17 Apart: How To: Plant Seeds Using Eggshells. We were excited when our Sprout Robot alert went off that it was time to start broccoli seeds indoors this weekend for our zip code.
With the move and being in the midst of colder months, we are seriously lacking in the gardening department, except for our avocado sprouts (which we have an exciting update on coming tomorrow). We located our organic broccoli seed packet from last year's garden and hit up our gardening Pinterest boards (mine & hers) where we've been collecting ideas for creative planting all winter. We had one particular idea we'd seen pinned in mind and couldn't wait to try for ourselves — eggshell seed planters. Evidently, eggshells make the perfect size seed starters, are natural, biodegradable, can be planted directly into the soil after being cracked a little, and supply nourishment to the plant and surrounding soil (not to mention they're free).
After saving the shells from this week's eggs, we set out to make our eggshell planters. You'll Need: 2. 3. 4. Which Plastics Are Safe to Use as Containers to Grow Food? Global Buckets - Container Farming. Turn A Filing Cabinet Into A Planter. Yes you can have a garden, even in an urban home.
No yard is no excuse. "Apartment Gardening: Plants, Projects, and Recipes for Growing Food in Your Urban Home" is what every city-dweller with a green thumb needs. Author Amy Pennington explains how to make recycled planters from everything -- wine boxes to milk crates. And she even provides recipes so we know what to do with our edible blossoms. Minted arugula salad, anyone? Even if you're not living in an urban environment, you'll love the recipes and can easily use the project ideas for deck and indoor planting.
Luckily, Pennington and the crew behind "Apartment Gardening" was kind enough to share a sneak peak of one of our favorite projects from the book. My friend Matthew Parker is one of those people who has vision. They don't cost much-in the neighborhood of fifty bucks-and while they are ugly to look at, if you remove the drawers and turn them onto their backs, they make an awesome planter. Directions 1. 2. 3. 4. 5. Garden Hacks: Three Ingenious Pallet Planters. How To Make A Better Strawberry Pallet Planter. Over the past year I've come across scores of diy pallet projects, some of them intriguing and others not quite there yet but still having potential.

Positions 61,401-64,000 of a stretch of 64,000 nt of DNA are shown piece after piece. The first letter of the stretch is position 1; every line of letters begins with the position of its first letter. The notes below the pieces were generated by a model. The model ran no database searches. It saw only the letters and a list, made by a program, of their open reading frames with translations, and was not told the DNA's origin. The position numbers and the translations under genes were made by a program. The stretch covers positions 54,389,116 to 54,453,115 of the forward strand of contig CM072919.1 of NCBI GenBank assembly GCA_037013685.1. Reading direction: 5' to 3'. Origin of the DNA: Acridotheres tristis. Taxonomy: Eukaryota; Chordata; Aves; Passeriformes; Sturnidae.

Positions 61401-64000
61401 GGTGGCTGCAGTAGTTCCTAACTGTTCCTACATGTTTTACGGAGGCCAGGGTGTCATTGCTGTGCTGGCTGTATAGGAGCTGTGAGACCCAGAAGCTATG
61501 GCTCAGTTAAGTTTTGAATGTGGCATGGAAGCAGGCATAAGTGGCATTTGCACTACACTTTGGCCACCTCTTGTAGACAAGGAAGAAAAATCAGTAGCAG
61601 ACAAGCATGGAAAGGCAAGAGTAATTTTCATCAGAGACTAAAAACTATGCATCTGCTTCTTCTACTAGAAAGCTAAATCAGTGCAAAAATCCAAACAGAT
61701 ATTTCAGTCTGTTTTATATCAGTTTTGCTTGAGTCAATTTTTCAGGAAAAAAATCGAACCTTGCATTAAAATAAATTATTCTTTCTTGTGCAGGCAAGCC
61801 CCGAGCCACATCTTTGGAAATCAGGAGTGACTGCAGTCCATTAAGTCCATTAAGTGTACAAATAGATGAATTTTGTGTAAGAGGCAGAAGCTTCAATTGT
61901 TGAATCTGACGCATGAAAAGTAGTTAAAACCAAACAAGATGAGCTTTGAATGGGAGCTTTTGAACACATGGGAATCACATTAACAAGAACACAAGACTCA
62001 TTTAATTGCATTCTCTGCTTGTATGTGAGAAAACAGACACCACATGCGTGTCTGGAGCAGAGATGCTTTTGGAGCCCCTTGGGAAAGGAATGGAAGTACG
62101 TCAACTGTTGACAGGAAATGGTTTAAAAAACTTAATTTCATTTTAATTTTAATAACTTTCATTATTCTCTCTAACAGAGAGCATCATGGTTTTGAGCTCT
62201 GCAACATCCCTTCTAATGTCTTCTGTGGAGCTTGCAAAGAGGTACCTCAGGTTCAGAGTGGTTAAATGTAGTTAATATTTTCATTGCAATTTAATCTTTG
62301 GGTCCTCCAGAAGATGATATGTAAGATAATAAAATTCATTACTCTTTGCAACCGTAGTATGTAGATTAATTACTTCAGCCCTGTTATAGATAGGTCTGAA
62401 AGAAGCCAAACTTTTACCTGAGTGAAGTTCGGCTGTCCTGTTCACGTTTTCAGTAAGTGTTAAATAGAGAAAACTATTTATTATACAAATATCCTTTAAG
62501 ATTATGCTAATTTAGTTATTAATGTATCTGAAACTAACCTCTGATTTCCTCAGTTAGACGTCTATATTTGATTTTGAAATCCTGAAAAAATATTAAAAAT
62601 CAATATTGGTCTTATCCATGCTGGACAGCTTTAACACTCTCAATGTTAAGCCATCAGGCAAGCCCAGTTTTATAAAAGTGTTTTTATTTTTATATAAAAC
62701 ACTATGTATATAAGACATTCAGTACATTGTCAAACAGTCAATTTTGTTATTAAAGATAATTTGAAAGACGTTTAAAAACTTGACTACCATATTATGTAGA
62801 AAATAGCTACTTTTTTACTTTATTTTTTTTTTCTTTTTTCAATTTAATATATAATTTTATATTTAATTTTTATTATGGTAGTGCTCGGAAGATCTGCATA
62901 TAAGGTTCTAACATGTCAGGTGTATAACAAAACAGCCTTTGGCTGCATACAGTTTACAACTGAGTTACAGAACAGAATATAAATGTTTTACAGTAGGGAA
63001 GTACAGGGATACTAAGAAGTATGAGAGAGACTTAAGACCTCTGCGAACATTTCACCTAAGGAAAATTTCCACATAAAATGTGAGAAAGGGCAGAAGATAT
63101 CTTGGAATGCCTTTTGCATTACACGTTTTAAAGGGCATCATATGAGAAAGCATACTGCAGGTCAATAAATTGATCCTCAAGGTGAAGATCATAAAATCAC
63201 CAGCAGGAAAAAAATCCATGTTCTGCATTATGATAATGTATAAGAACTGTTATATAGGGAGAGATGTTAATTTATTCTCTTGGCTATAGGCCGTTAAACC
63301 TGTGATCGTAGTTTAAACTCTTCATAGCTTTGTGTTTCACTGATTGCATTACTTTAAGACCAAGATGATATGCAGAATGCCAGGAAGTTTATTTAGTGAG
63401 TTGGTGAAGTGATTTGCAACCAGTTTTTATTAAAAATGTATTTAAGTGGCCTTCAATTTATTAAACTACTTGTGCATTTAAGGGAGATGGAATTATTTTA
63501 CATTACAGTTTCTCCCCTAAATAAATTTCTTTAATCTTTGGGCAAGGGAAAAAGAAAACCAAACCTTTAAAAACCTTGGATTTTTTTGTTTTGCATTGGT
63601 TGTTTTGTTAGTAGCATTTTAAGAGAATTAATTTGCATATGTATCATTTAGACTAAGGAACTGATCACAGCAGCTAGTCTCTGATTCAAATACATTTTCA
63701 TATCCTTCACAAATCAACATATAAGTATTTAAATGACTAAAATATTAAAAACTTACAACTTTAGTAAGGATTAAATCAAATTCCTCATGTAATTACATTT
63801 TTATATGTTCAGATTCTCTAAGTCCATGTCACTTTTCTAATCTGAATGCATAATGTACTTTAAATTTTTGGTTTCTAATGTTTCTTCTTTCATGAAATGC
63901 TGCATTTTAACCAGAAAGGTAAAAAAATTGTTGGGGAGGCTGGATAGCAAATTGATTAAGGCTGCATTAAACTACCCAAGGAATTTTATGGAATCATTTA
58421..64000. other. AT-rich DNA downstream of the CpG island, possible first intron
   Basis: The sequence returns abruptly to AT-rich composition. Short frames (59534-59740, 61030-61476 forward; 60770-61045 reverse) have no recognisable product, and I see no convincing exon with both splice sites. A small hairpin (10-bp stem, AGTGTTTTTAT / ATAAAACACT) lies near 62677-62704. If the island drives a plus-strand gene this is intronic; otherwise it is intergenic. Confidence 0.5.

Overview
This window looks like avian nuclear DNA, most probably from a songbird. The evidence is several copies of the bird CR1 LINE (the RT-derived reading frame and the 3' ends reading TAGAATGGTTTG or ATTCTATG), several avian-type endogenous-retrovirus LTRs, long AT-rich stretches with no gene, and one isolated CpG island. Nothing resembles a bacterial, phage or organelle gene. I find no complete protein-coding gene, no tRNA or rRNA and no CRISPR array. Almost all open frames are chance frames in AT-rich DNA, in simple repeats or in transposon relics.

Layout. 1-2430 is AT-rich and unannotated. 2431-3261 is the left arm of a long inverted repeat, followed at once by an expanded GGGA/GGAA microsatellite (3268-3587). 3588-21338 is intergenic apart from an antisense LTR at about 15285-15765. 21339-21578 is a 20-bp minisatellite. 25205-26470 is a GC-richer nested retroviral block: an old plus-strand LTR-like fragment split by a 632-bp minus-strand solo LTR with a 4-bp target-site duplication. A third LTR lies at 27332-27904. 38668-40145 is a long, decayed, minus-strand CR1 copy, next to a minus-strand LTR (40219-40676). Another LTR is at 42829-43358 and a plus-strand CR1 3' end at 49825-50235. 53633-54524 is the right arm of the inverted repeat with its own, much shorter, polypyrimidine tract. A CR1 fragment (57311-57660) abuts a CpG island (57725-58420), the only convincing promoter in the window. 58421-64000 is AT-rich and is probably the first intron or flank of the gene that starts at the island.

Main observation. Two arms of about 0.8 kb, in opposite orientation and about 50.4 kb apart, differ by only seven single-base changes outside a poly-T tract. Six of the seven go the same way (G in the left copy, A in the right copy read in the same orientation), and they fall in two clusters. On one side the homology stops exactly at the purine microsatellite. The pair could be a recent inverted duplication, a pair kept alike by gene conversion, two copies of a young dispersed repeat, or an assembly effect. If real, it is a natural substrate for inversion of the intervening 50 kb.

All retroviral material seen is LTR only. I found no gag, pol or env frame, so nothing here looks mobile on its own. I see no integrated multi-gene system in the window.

How To: Self-Watering Seed Starter Pots. Hypertufa Pots (Perlite, Peat Moss, Cement) .I’m so excited to be here at Remodelaholic guest posting again!
Thank you Cassity for having me! Please come and visit me at my blog, 33 Shades of Green. You’ll find me cooking, crafting, decorating, and trying out all sorts of creative projects. I made these hypertufa pots after seeing this article in the March 2010 issue of Martha Stewart Living Magazine. Window Agriculture Helps Urban Farming Grow Everywhere.
By Krystal Persaud on November 27, 2011 Without garden space or a balcony, how can city citizens harvest their own food?
José de la O’s “window agriculture” product explores how urbanites can grow their own food by utilizing windows. A window is the perfect resource for natural light and therefore a great spot for plants to inhabit. The designer explains: “With the practice of urban agriculture, the city dweller is trying to secure the need of food and economic security in a certain level, but lack of farming space is increasing. José’s design consists of a number of modular transparent pods that are attached on a window, where soil is placed so vegetables, herbs and small fruits can be grown. Each pod is securely placed on a window with a layer of clear acrylic adhesive.
If you live in a city, there is no longer any reason to complain about the lack of gardening space. Source: Core77 & José de la O. Creative Container Gardens: Free PDF. To make all of these Instructables, download this collection of How To’s as an ebook.
Download » Whether you feel constrained by space or are just looking for new ways to display your garden, "Creative Container Gardens" is for you! Make An Indoor Planter With Growlight. Winter is one of those times when many gardeners wish they could be growing fresh herbs or produce but the weather just doesn't cooperate.
What is a determined gardener to do then? Build something! I decided to put together an indoor grow box/planter with a grow light to grow some plants while the weather outside is unsuitable. I used cedar fence wood (one of my favorite materials), drywall screws, a little wood glue, and a simple cabinet fluorescent light provided by Lowe's to complete this project! First I cut the wood into my desired lengths and sizes. After cutting the wood I sanded them down to remove any rough edges. I determined the width based on the length of this light.
I assembled the main box using wood glue and drywall screws. On the top side of the box I put my half size boards. I installed the light in the top section after factoring in an extra inch for the cord of the light.